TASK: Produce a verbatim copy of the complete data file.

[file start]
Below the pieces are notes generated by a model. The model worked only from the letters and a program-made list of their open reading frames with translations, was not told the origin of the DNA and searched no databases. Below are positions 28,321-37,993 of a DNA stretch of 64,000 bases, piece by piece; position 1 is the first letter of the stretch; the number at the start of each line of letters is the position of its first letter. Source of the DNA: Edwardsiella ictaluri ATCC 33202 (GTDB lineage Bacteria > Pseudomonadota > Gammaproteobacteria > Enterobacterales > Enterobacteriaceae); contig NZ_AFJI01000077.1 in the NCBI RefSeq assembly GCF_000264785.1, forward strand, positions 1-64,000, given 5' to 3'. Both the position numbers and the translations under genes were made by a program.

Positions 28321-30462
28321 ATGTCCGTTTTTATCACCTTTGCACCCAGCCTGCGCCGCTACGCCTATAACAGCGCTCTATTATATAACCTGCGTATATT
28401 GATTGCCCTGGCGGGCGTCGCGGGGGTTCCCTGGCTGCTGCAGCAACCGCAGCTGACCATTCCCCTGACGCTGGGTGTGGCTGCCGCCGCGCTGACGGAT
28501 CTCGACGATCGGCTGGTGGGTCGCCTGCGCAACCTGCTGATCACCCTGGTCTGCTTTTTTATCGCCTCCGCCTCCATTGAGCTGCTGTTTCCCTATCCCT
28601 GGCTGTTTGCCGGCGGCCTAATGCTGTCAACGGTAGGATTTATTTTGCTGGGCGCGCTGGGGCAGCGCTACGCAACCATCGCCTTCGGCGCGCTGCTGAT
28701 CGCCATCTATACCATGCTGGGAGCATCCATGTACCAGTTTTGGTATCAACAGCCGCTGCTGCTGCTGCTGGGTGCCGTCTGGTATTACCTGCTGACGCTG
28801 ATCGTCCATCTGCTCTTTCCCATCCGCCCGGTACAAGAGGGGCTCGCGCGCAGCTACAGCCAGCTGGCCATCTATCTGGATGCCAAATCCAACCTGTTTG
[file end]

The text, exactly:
Below the pieces are notes generated by a model. The model worked only from the letters and a program-made list of their open reading frames with translations, was not told the origin of the DNA and searched no databases. Below are positions 28,321-37,993 of a DNA stretch of 64,000 bases, piece by piece; position 1 is the first letter of the stretch; the number at the start of each line of letters is the position of its first letter. Source of the DNA: Edwardsiella ictaluri ATCC 33202 (GTDB lineage Bacteria > Pseudomonadota > Gammaproteobacteria > Enterobacterales > Enterobacteriaceae); contig NZ_AFJI01000077.1 in the NCBI RefSeq assembly GCF_000264785.1, forward strand, positions 1-64,000, given 5' to 3'. Both the position numbers and the translations under genes were made by a program.

Positions 28321-30462
28321 ATGTCCGTTTTTATCACCTTTGCACCCAGCCTGCGCCGCTACGCCTATAACAGCGCTCTATTATATAACCTGCGTATATT
28401 GATTGCCCTGGCGGGCGTCGCGGGGGTTCCCTGGCTGCTGCAGCAACCGCAGCTGACCATTCCCCTGACGCTGGGTGTGGCTGCCGCCGCGCTGACGGAT
28501 CTCGACGATCGGCTGGTGGGTCGCCTGCGCAACCTGCTGATCACCCTGGTCTGCTTTTTTATCGCCTCCGCCTCCATTGAGCTGCTGTTTCCCTATCCCT
28601 GGCTGTTTGCCGGCGGCCTAATGCTGTCAACGGTAGGATTTATTTTGCTGGGCGCGCTGGGGCAGCGCTACGCAACCATCGCCTTCGGCGCGCTGCTGAT
28701 CGCCATCTATACCATGCTGGGAGCATCCATGTACCAGTTTTGGTATCAACAGCCGCTGCTGCTGCTGCTGGGTGCCGTCTGGTATTACCTGCTGACGCTG
28801 ATCGTCCATCTGCTCTTTCCCATCCGCCCGGTACAAGAGGGGCTCGCGCGCAGCTACAGCCAGCTGGCCATCTATCTGGATGCCAAATCCAACCTGTTTG